While weeding through an old suitcase full of my grandmother's yellowed newspaper clippings, I found an article on an old friend, a neighbor I used to know a long time ago. A dark clipping of Christian Burkhardt & his horse Brandy pulling a custom racing cart along the backroads of the San Geronimo Valley—a familiar sight during the 1970s.

Christian and I used to go on long trail rides over rough  fire roads starting out from Forest Knolls. One time we went all the way to Mt. Tamalpais along the San Geronimo Ridge, to Alpine Dam, via the the Meadow Club, in his two-wheeled racing sulky prototype made from a bicycle, wire mesh, and aluminum strips drilled out with big holes (to keep the cart light).

Or sometimes we'd go up the Lagunitas fire roads near Kent Lake along Bolinas Ridge, to Bolinas Mesa, and onto what is now called the Palomarin Trail. We'd trot past Double Point, Bass Lake, Olema, etc. The miles flew by, the open air stung our cheeks, we'd pack a lunch and take off down the open road, not knowing where we'd end up.

I taught Christian the English names of plants. I pointed out a primitive fern, Equus, I'd say, horsetail fern. He'd reply in German: wassercandlen. His father was a botanist, they were born in Germany, so it made sense that Christian would know the German names of plants. English was his second language.

Christian was super smart and had many odd notions. He was part eccentric, part geek, and almost Amish. He wanted to harken back to a simpler time that never was. He was somewhat steampunk'd decades before it was reinvented. But then the entire family was most original in thought and manner. The saying, They broke the mold when....applied to the Burkhardts—all of them. Like the Amish people he admired, Christian wanted to be simple, he wanted to be plain. In fact, he did eventually apprentice with the Pennsylvania Amish community.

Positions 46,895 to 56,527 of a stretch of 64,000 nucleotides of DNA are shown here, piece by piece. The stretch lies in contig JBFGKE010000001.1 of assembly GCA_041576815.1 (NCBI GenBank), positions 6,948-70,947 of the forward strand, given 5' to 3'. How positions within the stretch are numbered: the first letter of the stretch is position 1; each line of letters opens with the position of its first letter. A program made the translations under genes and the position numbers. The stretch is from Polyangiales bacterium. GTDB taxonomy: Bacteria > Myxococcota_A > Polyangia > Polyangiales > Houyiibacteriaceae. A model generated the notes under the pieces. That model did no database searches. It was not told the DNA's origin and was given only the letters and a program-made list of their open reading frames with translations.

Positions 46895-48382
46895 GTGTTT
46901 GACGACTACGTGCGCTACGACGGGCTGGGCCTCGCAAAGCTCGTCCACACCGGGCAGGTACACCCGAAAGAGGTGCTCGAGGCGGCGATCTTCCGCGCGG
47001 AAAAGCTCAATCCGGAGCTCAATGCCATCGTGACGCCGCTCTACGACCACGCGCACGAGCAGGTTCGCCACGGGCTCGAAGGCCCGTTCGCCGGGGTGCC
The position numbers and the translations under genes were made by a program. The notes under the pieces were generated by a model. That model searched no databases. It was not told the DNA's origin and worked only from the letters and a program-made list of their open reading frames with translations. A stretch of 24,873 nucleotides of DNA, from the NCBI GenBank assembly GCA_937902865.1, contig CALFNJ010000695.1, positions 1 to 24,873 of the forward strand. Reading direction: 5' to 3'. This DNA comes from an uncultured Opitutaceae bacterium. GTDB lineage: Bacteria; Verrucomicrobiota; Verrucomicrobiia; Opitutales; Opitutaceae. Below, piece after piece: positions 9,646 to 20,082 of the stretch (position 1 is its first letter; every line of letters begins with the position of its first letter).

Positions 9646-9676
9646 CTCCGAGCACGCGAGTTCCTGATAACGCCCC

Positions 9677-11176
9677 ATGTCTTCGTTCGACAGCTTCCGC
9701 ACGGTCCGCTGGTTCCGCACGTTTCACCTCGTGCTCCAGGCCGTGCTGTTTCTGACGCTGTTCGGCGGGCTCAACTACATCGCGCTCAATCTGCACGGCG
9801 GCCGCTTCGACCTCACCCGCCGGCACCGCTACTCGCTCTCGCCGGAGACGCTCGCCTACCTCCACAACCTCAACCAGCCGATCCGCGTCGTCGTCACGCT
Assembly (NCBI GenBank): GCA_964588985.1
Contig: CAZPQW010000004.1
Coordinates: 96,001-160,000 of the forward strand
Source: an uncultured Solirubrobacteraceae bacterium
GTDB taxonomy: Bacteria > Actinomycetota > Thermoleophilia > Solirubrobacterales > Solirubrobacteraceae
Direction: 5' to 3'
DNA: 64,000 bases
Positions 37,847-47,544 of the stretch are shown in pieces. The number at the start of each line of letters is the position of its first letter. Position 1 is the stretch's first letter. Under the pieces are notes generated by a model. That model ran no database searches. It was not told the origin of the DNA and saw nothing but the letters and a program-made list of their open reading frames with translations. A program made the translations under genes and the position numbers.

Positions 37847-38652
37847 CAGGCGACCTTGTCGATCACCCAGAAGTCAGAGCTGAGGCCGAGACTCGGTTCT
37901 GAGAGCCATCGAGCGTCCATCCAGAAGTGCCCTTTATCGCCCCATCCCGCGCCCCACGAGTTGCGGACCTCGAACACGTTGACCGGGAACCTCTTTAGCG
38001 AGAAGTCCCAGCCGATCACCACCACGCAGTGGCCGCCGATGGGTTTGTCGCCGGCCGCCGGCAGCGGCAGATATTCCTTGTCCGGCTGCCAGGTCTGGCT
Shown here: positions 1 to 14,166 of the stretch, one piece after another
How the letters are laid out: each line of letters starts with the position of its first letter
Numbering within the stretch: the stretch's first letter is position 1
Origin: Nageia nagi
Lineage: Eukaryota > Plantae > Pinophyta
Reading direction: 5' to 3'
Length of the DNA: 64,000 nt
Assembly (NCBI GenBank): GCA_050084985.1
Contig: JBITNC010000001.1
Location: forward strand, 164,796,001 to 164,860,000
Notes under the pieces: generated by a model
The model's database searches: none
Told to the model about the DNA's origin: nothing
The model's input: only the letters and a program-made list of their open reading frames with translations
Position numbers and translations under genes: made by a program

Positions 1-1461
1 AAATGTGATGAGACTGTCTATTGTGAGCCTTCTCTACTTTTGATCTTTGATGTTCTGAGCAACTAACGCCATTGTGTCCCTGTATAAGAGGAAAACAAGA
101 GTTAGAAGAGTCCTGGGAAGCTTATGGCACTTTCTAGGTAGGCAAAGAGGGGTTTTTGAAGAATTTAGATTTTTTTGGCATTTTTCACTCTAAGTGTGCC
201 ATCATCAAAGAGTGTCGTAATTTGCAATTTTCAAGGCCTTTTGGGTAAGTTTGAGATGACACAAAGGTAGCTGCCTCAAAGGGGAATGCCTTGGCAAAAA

Christian lived with his parents and grannie on a house on a knoll that his father Hans had designed, made of river stone, cement, and floors with radiant heat. Hans loved the trees, and managed to build his house around them without resorting to scorched earth practices. Christian built an elaborate treehouse in a Douglas fir, with cathedral windows, electricity, a record player and a telescope (much to the dismay of Stephanie Stone's parents). That gave Christian quite a reputation. The Stones invested in bedroom curtains.

I don't know what part of Germany the Burkhardts hailed from, but Christian's grannie didn't speak a word of English and she too was pretty eccentric. I remember being shocked when Christian told me that when she was a young girl, his grannie was an ardent fan of Hitler; when he came to their village, she broke her arm falling off a chair cheering for him. It probably saved her life.